It was a news item that topped the talk-of-the-morning conversations among metro commuters on Monday (November 27) morning. About 200 riders of app-based motorcycle-ride hailing service Angkas, which is currently on a temporary suspension of operations, convened before 5 a.m. along EDSA North Avenue to offer free ride to disgruntled passengers of Metro Rail Transit (MRT) 3.
The original plan was to provide free rides to MRT passengers from 5 a.m. to 8 a.m. as a way to show their protest to the ongoing suspension of the service. However, by past 6 a.m., representatives of the Metropolitan Manila Development Authority (MMDA) came to convince the Angkas riders to stop their movement. Up to 140 Angkas riders had already given free rides to passengers with drop off points at other MRT stations by that time.
The short dialogue between the two parties halted the free ride offers. MMDA spokesperson Celine Pialago explained that they had to stop the free ride offers “to ensure the safety of the passengers.” The Angkas riders agreed. But metro commuters, the authorities, and the Angkas riders their selves had several learnings from this:
1. Numerous dissatisfied MRT passengers would be more than willing to take other alternative ways to get to their destinations faster given the usually horrible queues at MRT stations and uncertainties about the time the regular and daily MRT operational glitches will occur.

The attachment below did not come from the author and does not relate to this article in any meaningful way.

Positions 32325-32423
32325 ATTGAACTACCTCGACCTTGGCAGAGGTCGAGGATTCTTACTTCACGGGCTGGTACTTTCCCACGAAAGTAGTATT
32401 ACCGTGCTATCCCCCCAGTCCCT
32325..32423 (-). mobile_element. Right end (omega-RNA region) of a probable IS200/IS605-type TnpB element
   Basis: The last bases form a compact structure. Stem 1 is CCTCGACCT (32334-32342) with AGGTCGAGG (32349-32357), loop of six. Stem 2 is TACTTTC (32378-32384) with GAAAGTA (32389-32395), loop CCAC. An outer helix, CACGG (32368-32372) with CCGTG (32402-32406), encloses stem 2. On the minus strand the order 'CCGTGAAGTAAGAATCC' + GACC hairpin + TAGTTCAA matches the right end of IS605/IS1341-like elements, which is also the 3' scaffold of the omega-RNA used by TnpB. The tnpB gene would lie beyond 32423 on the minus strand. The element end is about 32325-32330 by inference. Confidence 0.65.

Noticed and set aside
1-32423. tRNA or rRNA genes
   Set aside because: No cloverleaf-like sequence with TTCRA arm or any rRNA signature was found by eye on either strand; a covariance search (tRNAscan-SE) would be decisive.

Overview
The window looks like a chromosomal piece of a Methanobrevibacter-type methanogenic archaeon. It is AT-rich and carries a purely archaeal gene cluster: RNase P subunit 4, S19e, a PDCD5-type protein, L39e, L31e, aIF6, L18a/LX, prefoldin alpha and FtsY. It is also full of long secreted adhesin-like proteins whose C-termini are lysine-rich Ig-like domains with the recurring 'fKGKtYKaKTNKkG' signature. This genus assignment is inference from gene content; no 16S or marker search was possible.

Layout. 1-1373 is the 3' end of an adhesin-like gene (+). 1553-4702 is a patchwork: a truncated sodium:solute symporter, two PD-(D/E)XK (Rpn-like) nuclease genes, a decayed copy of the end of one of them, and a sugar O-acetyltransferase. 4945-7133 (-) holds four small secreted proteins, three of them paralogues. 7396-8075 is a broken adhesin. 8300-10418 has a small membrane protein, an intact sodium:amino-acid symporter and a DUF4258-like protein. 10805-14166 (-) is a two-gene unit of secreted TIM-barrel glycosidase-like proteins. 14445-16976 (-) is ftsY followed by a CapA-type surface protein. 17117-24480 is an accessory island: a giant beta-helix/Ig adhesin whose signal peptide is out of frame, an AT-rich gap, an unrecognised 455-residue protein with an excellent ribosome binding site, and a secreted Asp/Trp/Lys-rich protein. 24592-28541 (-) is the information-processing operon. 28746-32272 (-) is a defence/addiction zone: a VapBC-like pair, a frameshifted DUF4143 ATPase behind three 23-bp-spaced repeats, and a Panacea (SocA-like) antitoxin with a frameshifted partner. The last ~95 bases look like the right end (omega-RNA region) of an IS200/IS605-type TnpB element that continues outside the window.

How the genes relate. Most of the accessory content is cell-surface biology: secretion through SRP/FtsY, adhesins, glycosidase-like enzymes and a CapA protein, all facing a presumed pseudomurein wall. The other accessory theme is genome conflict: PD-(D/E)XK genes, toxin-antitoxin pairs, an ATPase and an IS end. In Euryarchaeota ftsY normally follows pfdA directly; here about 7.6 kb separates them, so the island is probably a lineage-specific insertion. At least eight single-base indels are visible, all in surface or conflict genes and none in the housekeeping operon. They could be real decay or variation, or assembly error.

2. When given the choice between Angkas service and the current P2P buses operating along EDSA, most passengers would prefer the former.
3. The Land Transportation Franchising and Regulatory Board (LTFRB) would hold a hearing about a possible Angkas regulation on December 12 “with Congress by our side,” according to LTFRB board member Aileen Lizada. This message sends a glimmer of hope to Angkas riders and passengers who have already been waiting for several days for any new development about this issue.
Meanwhile, it is still unclear if Angkas riders would continue with their plan to offer free rides to MRT passengers every Mondays, Wednesdays, and Fridays during early morning hours until their normal operations resume (if it will).